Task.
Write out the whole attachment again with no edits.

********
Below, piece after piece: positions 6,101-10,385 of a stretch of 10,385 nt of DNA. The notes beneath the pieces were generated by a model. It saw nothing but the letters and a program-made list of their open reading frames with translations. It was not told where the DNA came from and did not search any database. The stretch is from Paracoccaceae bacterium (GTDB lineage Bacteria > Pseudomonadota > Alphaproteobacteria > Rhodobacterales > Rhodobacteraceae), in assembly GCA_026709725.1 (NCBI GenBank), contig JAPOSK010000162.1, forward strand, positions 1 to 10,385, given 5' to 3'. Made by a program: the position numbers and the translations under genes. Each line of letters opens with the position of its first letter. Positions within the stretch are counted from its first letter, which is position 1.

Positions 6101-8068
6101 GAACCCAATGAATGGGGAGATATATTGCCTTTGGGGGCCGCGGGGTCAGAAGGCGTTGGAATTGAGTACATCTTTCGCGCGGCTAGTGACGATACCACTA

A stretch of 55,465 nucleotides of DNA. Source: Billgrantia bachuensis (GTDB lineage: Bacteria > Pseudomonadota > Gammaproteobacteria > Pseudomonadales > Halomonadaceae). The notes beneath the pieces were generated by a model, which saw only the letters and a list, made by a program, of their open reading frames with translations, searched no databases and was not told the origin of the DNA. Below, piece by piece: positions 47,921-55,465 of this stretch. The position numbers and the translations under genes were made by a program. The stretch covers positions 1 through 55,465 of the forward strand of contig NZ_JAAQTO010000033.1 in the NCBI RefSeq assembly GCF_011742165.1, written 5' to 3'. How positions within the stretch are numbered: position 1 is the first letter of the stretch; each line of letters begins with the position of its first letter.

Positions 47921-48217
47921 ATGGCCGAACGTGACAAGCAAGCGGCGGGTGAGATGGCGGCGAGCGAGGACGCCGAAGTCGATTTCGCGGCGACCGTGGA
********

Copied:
Below, piece after piece: positions 6,101-10,385 of a stretch of 10,385 nt of DNA. The notes beneath the pieces were generated by a model. It saw nothing but the letters and a program-made list of their open reading frames with translations. It was not told where the DNA came from and did not search any database. The stretch is from Paracoccaceae bacterium (GTDB lineage Bacteria > Pseudomonadota > Alphaproteobacteria > Rhodobacterales > Rhodobacteraceae), in assembly GCA_026709725.1 (NCBI GenBank), contig JAPOSK010000162.1, forward strand, positions 1 to 10,385, given 5' to 3'. Made by a program: the position numbers and the translations under genes. Each line of letters opens with the position of its first letter. Positions within the stretch are counted from its first letter, which is position 1.

Positions 6101-8068
6101 GAACCCAATGAATGGGGAGATATATTGCCTTTGGGGGCCGCGGGGTCAGAAGGCGTTGGAATTGAGTACATCTTTCGCGCGGCTAGTGACGATACCACTA

A stretch of 55,465 nucleotides of DNA. Source: Billgrantia bachuensis (GTDB lineage: Bacteria > Pseudomonadota > Gammaproteobacteria > Pseudomonadales > Halomonadaceae). The notes beneath the pieces were generated by a model, which saw only the letters and a list, made by a program, of their open reading frames with translations, searched no databases and was not told the origin of the DNA. Below, piece by piece: positions 47,921-55,465 of this stretch. The position numbers and the translations under genes were made by a program. The stretch covers positions 1 through 55,465 of the forward strand of contig NZ_JAAQTO010000033.1 in the NCBI RefSeq assembly GCF_011742165.1, written 5' to 3'. How positions within the stretch are numbered: position 1 is the first letter of the stretch; each line of letters begins with the position of its first letter.

Positions 47921-48217
47921 ATGGCCGAACGTGACAAGCAAGCGGCGGGTGAGATGGCGGCGAGCGAGGACGCCGAAGTCGATTTCGCGGCGACCGTGGA